Emission trajectories

As a signatory to the United Nations Framework Convention on Climate Change (UNFCCC), Germany is required to elaborate annual emission inventories, including for fluorinated greenhouse gases.

In keeping with the international requirements of the UNFCCC  and the IPCC, Germany is required to compile reports on the nation’s fluorinated greenhouse gas emissions, which going forward will also form the basis for international trading with this category of emissions. Hence such reports require a high level of detail, quantitative information on emissions data uncertainty, and complete  documentation.

Emissions of fluorinated greenhouse gases peak in Germany in 1995, mainly caused by the domestic production of F-gases. After a sharp decline in 2000, emissions rise steadily again until 2017. The main reason is the increasing use of fluorinated refrigerants, the dominant sector since 2000. Since 2018, there has been a clear downward trend. In  comparison to the base year 1995, F-gas emissions fell by almost 40% to 9.95 million tonnes of CO2 equivalents by 2022. The main driver for this development is the steadily increasing use of alternative refrigerants: natural, halogen-free alternatives and F-gases with lower global warming potentials (GWP values).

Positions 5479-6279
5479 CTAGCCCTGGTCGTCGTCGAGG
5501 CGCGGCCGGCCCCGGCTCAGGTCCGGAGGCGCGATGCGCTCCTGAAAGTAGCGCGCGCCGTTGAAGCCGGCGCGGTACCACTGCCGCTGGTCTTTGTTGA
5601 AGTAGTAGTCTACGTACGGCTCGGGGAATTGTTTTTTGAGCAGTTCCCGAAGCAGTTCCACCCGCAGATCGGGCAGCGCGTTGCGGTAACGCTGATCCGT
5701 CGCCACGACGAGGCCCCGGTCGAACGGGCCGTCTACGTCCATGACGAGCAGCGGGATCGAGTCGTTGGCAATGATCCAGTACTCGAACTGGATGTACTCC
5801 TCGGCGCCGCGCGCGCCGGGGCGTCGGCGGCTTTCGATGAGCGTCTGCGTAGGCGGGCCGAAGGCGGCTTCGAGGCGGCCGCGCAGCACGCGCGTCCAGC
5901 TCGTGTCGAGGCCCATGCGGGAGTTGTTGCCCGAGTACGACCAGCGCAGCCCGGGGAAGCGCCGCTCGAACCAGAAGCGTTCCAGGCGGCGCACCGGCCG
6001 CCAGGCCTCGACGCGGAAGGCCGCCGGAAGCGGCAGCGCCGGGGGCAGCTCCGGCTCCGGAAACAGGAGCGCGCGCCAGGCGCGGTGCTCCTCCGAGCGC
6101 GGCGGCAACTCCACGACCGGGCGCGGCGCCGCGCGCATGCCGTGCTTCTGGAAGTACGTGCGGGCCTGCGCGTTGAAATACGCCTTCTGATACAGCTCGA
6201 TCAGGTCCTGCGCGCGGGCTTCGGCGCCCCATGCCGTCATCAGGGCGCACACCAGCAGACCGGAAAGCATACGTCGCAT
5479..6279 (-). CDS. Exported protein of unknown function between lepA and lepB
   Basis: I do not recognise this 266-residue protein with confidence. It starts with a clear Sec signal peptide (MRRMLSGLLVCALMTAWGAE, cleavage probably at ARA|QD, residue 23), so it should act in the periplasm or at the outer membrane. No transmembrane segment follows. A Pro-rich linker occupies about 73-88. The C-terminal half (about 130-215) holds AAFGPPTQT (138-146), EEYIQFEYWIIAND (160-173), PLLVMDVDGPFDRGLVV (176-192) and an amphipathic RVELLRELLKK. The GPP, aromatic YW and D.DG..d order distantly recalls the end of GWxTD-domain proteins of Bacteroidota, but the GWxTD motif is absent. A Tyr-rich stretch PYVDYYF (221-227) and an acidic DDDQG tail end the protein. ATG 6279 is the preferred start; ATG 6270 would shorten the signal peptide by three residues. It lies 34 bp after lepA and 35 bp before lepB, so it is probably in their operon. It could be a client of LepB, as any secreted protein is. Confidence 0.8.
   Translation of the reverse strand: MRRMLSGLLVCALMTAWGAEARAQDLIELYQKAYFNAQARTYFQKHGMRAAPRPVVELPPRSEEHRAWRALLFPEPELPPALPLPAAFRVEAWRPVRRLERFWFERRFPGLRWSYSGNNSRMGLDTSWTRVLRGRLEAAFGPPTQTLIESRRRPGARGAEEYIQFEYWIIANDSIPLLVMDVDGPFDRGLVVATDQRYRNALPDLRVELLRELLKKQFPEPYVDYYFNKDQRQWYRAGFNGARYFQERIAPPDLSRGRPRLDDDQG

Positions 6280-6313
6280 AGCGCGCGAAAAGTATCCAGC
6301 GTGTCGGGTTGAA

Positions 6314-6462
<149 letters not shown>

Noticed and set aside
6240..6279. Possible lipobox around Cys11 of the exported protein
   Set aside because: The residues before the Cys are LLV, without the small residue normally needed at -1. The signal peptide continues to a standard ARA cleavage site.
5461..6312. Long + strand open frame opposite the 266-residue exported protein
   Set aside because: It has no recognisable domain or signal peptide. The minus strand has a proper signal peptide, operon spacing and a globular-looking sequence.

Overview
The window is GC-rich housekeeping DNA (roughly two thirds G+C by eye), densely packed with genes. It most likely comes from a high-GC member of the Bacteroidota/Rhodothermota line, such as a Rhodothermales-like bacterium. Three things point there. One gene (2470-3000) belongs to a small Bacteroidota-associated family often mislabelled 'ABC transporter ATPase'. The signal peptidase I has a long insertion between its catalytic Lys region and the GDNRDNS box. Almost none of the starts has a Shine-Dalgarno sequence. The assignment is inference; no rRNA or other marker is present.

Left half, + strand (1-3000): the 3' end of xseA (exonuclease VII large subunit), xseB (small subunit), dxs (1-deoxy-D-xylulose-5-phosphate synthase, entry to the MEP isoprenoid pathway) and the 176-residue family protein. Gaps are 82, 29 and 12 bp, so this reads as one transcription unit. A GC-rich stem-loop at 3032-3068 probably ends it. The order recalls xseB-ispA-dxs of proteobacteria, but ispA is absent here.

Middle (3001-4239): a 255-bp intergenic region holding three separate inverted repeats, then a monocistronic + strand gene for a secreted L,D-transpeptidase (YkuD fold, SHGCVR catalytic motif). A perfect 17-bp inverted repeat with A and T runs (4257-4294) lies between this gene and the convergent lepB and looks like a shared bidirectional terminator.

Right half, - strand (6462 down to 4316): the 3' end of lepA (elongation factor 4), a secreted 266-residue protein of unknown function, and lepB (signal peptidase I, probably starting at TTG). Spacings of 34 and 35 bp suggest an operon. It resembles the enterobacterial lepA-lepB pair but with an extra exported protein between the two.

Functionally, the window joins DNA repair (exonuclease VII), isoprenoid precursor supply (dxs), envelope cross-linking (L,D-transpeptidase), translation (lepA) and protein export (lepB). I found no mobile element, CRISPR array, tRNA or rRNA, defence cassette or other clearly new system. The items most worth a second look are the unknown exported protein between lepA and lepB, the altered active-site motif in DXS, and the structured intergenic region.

The F-gases emissions in Germany in total didn´t changed much from 1990 to 2013. But they have been decreasing since 2017. In 2021, total emissions were at 11 CO2-equivalent.
F-gas emissions in Germany
Source: Umweltbundesamt